Public Protector to challenge new SARB application

Johannesburg - Public Protector Busisiwe Mkhwebane has decided to challenge the latest court application by the SA Reserve Bank for a review of her CIEX report.

The Reserve Bank has kept to its word that it would do everything it could to fight the Public Protector’s report, which allegedly threatens its independence.

Following the reservation of judgment at the Pretoria High Court on Tuesday by Judge John Murphy on the Reserve Bank’s application to have the Public Protector’s remedial action to change its constitutional mandate set aside, the bank put forward another application in the same court for the review of the Public Protector’s report.

According to Public Protector spokesperson Cleopatra Mosana, the organisation would be challenging the subsequent application, which the bank announced on Thursday.

“Yes, we are opposing it,” she said when asked about the challenge.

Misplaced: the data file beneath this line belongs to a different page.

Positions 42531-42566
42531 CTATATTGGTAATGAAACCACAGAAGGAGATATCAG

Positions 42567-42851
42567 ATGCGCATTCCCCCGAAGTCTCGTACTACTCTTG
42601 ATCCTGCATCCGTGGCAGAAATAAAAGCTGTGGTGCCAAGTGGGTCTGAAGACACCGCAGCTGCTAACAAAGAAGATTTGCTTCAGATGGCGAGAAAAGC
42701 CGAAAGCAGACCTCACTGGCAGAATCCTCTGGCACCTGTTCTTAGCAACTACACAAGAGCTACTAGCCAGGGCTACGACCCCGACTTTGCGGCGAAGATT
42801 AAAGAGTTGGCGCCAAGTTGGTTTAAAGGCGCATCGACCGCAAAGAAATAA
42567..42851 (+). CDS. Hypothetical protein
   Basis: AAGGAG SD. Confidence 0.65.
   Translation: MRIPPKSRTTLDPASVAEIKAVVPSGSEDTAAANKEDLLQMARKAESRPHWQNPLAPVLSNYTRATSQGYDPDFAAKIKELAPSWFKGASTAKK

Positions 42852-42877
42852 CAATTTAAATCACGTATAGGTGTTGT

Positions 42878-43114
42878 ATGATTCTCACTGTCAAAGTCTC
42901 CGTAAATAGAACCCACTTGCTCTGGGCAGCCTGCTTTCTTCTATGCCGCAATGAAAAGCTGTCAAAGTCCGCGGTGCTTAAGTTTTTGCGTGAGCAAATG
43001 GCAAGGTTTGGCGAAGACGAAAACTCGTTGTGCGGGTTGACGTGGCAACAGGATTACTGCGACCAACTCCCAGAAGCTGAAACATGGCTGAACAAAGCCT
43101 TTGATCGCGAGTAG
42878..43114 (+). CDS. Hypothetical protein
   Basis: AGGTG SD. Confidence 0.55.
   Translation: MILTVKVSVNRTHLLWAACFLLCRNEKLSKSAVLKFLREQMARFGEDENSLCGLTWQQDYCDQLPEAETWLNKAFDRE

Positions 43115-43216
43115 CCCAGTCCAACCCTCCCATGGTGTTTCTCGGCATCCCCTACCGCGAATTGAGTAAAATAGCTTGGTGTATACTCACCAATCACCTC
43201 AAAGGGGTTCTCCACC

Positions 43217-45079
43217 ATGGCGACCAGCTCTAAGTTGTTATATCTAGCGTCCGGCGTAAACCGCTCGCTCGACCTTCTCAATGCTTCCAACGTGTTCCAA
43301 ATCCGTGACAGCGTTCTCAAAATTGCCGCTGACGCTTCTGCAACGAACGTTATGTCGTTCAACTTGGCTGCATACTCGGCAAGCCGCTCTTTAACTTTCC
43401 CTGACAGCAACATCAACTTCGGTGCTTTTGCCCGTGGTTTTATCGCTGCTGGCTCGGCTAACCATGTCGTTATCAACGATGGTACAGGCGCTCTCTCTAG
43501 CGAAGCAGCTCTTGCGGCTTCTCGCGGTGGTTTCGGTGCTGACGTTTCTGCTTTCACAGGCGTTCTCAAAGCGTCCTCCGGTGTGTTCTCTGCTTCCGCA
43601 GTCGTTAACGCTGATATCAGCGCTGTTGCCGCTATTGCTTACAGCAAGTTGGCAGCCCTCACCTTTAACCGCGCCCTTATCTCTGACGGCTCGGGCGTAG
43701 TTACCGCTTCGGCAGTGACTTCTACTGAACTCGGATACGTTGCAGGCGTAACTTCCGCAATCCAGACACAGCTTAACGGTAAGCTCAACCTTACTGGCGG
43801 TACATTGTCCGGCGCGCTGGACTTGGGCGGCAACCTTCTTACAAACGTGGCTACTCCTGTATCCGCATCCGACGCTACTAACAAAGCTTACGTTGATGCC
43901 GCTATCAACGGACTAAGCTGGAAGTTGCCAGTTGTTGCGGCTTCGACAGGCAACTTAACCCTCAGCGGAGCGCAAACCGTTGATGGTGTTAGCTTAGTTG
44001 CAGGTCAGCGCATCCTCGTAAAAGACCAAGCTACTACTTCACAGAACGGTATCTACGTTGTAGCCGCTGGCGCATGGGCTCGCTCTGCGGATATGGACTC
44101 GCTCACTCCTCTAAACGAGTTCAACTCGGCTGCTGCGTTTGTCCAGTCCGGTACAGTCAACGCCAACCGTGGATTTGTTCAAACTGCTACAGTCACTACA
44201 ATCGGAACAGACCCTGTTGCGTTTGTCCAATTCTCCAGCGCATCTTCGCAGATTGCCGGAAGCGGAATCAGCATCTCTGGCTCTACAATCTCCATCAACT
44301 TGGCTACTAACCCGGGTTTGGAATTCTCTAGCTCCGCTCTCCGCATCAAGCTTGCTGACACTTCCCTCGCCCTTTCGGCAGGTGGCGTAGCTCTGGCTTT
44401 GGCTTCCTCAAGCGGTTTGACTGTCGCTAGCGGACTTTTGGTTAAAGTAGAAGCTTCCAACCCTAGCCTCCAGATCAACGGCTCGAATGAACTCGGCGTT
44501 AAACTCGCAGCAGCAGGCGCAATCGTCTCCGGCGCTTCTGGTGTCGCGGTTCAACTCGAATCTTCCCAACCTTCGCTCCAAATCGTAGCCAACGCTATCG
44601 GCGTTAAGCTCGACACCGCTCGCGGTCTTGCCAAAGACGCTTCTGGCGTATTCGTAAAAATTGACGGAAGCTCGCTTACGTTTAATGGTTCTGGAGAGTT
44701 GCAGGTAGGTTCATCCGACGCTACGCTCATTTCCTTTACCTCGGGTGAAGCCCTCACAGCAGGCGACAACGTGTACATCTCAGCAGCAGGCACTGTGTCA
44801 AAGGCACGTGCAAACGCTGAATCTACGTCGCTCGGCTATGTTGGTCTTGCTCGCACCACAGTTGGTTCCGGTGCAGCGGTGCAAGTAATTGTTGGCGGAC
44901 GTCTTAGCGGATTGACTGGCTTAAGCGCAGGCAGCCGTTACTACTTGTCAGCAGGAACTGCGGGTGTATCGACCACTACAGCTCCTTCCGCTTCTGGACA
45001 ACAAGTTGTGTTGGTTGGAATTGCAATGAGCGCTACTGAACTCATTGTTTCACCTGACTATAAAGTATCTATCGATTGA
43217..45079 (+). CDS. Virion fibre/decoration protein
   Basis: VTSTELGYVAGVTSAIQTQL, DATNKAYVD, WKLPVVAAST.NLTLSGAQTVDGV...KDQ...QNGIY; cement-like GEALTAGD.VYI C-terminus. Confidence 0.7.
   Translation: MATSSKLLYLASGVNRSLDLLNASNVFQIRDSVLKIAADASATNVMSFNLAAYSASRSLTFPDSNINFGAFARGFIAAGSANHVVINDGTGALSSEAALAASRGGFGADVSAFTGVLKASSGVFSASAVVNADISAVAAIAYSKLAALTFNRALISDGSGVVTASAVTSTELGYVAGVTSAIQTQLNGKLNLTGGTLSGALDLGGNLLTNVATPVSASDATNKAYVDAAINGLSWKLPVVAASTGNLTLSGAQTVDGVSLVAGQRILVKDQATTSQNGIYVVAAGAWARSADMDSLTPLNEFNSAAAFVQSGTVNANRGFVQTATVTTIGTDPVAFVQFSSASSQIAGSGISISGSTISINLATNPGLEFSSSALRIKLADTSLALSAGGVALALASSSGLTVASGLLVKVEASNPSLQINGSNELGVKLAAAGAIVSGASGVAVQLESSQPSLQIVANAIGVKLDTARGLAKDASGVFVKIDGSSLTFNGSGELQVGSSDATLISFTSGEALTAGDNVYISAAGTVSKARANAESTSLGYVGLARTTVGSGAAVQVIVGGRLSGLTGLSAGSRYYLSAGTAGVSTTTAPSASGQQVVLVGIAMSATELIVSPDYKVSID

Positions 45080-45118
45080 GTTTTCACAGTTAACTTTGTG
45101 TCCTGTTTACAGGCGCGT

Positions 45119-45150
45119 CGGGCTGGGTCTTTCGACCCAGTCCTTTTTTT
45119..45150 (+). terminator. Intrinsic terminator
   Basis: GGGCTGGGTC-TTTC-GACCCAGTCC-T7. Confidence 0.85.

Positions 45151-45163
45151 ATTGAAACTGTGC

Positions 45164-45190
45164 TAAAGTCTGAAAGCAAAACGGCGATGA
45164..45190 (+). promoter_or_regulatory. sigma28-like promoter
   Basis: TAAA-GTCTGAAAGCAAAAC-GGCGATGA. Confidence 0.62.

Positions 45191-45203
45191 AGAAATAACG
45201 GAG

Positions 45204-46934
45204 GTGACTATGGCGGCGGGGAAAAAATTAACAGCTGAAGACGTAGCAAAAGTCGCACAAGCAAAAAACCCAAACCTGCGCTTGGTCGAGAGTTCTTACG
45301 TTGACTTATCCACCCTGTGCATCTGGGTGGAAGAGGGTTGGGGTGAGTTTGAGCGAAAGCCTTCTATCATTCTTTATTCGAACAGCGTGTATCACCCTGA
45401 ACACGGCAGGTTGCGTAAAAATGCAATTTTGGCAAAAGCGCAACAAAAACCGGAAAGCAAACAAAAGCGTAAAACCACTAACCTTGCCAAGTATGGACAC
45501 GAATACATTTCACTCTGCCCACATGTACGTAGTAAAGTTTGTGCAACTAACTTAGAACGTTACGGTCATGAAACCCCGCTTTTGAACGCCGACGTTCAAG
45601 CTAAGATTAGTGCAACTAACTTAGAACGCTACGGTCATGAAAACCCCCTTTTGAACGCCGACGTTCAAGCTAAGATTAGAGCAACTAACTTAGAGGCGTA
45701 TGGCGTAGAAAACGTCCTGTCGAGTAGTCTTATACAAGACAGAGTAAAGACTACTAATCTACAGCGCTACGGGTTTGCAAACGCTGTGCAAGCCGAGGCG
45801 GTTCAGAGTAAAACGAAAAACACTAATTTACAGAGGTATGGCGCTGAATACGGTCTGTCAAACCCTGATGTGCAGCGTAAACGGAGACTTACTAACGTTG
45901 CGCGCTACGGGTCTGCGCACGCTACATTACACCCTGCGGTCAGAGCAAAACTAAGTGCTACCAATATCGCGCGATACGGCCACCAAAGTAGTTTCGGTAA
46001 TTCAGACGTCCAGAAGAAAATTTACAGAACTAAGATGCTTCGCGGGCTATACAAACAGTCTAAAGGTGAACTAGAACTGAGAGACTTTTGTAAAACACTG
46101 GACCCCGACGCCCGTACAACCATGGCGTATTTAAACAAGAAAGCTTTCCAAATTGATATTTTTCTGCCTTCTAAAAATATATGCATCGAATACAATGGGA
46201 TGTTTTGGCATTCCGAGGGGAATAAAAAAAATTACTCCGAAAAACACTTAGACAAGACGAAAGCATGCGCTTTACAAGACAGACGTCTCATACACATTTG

READ: SARB slams CIEX report on Bankorp in fresh court bid

In his presentation of the Reserve Bank’s case on Tuesday, David Unterhalter SC tore into the Public Protector’s recommendation that the Reserve Bank’s mandate be amended, and said it bordered on contravention of separation of powers.

He added that amending the Constitution was an exclusive power of Parliament, not a chapter 9 institution such as the office of the Public Protector.

“The National Assembly must decide on constitutional amendments, not the Public Protector.

"The Public Protector cannot suggest, request or even presuppose the outcome of the National Assembly’s legislative process,” Unterhalter said.

He added that the actions of the Public Protector had already negatively affected the country’s economy, and the report could potentially cause further financial damage.

READ: Public Protector in 'serious error' about SARB's role - counsel

The hearing of the application was slightly delayed while waiting for Parliament’s counsel, Advocate Ishmael Semenya, who reiterated some of Unterhalter’s arguments that the Public Protector could not dictate to Parliament.

Murphy reserved judgment on the urgent matter, but said he would deliver the judgment before August 18 – the last day of the 60-day period the Public Protector had set for submission of the action plan relating to the remedial actions recommended.

The CIEX report found that an amount of R1.25 billion was illegally gifted to Bankorp-Absa and the matter was referred to the Special Investigating Unit to recommend to President Jacob Zuma to ­reopen the case and recover the money.

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